The greatest problem of communication is the illusion that it has been achieved.
In 1973 a newspaper in Wisconsin reported on a speech by an assistant professor of management that included the adage. The words were attributed to “William H. White” instead of “William H. Whyte”: 7
“Who Listens?” was Mirsberger’s topic and he opened with a quote from William H. White: the greatest enemy of communication is the illusion of it.
In 1979 a newspaper in Lexington, North Carolina reported on a speech by a local bank executive who attributed the saying to Martineau: 8
He closed his program with a statement from Pierre Martineau, who said: “The greatest enemy of communication is the illusion of it.”
In 1994 a business book titled “The Five Pillars of TQM: How to Make Total Quality Management Work for You” attributed an instance of the saying to the prominent literary figure George Bernard Shaw: 9
Communication is at best an imperfect art. George Bernard Shaw captured the principal problem with this short sentence: “The greatest problem in communication is the illusion that it has been accomplished.”
In 1997 an article about a former executive in a healthcare company described an e-mail he sent that contained the adage: 10
A month earlier, he sent e-mail quoting Shaw: “The greatest problem with communication is the illusion that it has been accomplished.”
In conclusion, QI believes that William H. Whyte should be credited with the expression he used in the September 1950 citation. Pierre Martineau helped to popularize the adage, but he did not craft it. QI conjectures that the different versions in circulation evolved from Whyte’s statement. The linkage of the statement to George Bernard Shaw appears to be spurious.
Image Notes: Woman model using hand gesture from PublicDomainPictures at Pixabay. Telephone handset from OpenClips at Pixabay.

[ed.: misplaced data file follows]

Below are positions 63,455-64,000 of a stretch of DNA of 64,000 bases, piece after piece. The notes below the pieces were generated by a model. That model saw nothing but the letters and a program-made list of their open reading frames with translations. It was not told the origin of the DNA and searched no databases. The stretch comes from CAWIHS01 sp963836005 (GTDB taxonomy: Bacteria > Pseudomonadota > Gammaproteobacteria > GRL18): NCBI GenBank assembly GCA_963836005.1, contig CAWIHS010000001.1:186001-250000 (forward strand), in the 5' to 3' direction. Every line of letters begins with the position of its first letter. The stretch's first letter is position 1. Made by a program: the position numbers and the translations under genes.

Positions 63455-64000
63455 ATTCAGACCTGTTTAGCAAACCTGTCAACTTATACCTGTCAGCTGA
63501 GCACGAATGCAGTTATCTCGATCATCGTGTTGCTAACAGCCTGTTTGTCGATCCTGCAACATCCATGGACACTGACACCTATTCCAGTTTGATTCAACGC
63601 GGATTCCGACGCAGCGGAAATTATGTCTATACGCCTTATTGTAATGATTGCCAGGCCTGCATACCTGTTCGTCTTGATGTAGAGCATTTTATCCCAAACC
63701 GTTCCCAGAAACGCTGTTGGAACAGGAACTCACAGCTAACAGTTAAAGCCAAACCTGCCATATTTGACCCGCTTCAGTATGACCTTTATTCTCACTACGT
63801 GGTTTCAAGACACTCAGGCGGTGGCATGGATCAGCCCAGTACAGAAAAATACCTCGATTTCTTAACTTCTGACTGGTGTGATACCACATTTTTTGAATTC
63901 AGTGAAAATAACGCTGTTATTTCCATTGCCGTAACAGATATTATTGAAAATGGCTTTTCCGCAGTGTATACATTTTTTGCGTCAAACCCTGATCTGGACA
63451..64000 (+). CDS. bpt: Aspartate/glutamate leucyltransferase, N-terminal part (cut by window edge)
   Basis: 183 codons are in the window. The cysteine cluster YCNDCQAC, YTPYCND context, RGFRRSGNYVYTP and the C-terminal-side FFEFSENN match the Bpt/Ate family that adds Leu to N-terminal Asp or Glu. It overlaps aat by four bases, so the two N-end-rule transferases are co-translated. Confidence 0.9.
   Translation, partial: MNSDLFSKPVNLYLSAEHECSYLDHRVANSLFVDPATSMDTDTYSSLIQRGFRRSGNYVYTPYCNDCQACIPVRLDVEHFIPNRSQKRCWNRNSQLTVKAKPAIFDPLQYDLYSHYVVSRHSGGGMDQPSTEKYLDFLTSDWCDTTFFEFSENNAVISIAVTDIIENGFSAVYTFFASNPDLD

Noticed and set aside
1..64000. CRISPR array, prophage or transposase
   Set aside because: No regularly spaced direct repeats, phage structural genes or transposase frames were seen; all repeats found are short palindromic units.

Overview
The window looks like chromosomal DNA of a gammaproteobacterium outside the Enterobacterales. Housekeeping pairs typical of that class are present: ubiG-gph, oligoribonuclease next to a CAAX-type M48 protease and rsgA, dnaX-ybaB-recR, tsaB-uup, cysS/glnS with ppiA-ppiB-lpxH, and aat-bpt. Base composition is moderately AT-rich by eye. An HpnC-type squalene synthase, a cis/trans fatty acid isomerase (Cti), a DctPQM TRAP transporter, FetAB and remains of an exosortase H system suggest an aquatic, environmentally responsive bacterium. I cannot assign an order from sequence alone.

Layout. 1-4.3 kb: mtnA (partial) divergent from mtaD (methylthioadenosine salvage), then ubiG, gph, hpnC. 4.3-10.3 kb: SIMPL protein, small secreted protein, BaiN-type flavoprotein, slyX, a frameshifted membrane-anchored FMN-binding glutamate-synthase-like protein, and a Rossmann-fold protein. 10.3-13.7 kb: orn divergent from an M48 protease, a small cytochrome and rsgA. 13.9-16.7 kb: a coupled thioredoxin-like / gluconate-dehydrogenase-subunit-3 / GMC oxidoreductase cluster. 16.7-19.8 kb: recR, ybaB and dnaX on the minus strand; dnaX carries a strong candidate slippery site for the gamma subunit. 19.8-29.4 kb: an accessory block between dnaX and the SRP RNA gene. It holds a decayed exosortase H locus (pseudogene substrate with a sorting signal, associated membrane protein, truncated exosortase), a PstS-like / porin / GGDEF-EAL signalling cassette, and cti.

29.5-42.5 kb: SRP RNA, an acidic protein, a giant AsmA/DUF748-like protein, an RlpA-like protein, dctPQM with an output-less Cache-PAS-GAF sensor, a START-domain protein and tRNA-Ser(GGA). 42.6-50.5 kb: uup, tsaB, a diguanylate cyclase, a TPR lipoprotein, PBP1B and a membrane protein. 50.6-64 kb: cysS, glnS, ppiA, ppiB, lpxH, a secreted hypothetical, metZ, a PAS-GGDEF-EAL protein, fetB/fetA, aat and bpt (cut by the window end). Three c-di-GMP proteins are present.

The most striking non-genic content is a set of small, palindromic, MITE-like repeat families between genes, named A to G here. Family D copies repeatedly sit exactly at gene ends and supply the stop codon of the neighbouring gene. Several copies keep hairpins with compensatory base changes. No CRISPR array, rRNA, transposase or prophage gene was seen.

(Great thanks to Dennis Hooper and Peter Daniels whose inquiries led QI to formulate this question and perform this exploration.)
- 1950 September, Fortune, “Is Anybody Listening?” by William Hollingsworth Whyte, Start Page 77, Quote Page 174, Published by Time, Inc., New York. (Verified on microfilm) ↩
- 1957, Motivation in Advertising by Pierre Martineau, (Director of Research and Marketing, Chicago Tribune), Chapter 1, Quote Page 1, McGraw-Hill Book Company, New York. (Verified on paper) ↩
- 1960 October, Public Health Reports, Volume 75, Number 10, Conference Report: Web of Mutual Anticipations, (Eastern States Health Education Conference at the New York Academy of Medicine, April 28 and 29), Start Page 927, Quote Page 927, Issued by U.S. Department of Health, Education, and Welfare, Public Health Service. (HathiTrust Full View) link link ↩
- 1963, The Nature of Public Relations by John E. Marston (Assistant Dean, College of Communication Arts, Michigan State University), Quote Page 249, Published by McGraw-Hill Book Company, New York. (HathiTrust Full View) link link ↩
- 1965 February 13, Eugene Register-Guard, ‘Sermon Message Missed by Most’, Quote Page 2A, Column 7, Eugene, Oregon. (Google News Archive) ↩
- 1969 October 21, El Paso Herald-Post, (Advertisement for: Southwest Title Company) Quote Page B12, Column 6, El Paso, Texas. (NewspaperArchive) ↩
- 1973 January 26, Herald Times-Reporter, Family Service Honors Retiring Board Members, Quote Page 2, Column 3, Manitowoc, Wisconsin. (NewspaperArchive) ↩
- 1979 April 5, The Dispatch, Club Notes: Lexington Credit Women, Quote Page 8, Column 5, Lexington, North Carolina. (Google News Archive) ↩
- 1994 Copyright (1995 edition), The Five Pillars of TQM: How to Make Total Quality Management Work for You by Bill Creech, Series: Truman Talley, Quote Page 320, Published by Truman Talley Books/Plume, a division of Penguin Books, New York. (Amazon Look Inside) ↩
- 1997 September 11, Marietta Journal, ‘Brilliant, driven, bizarre’: E-mail reveals man behind industry transformation by John Hendren (Associated Press writer), Quote Page 7B, Column 3, Marietta, Georgia. (GenealogyBank) ↩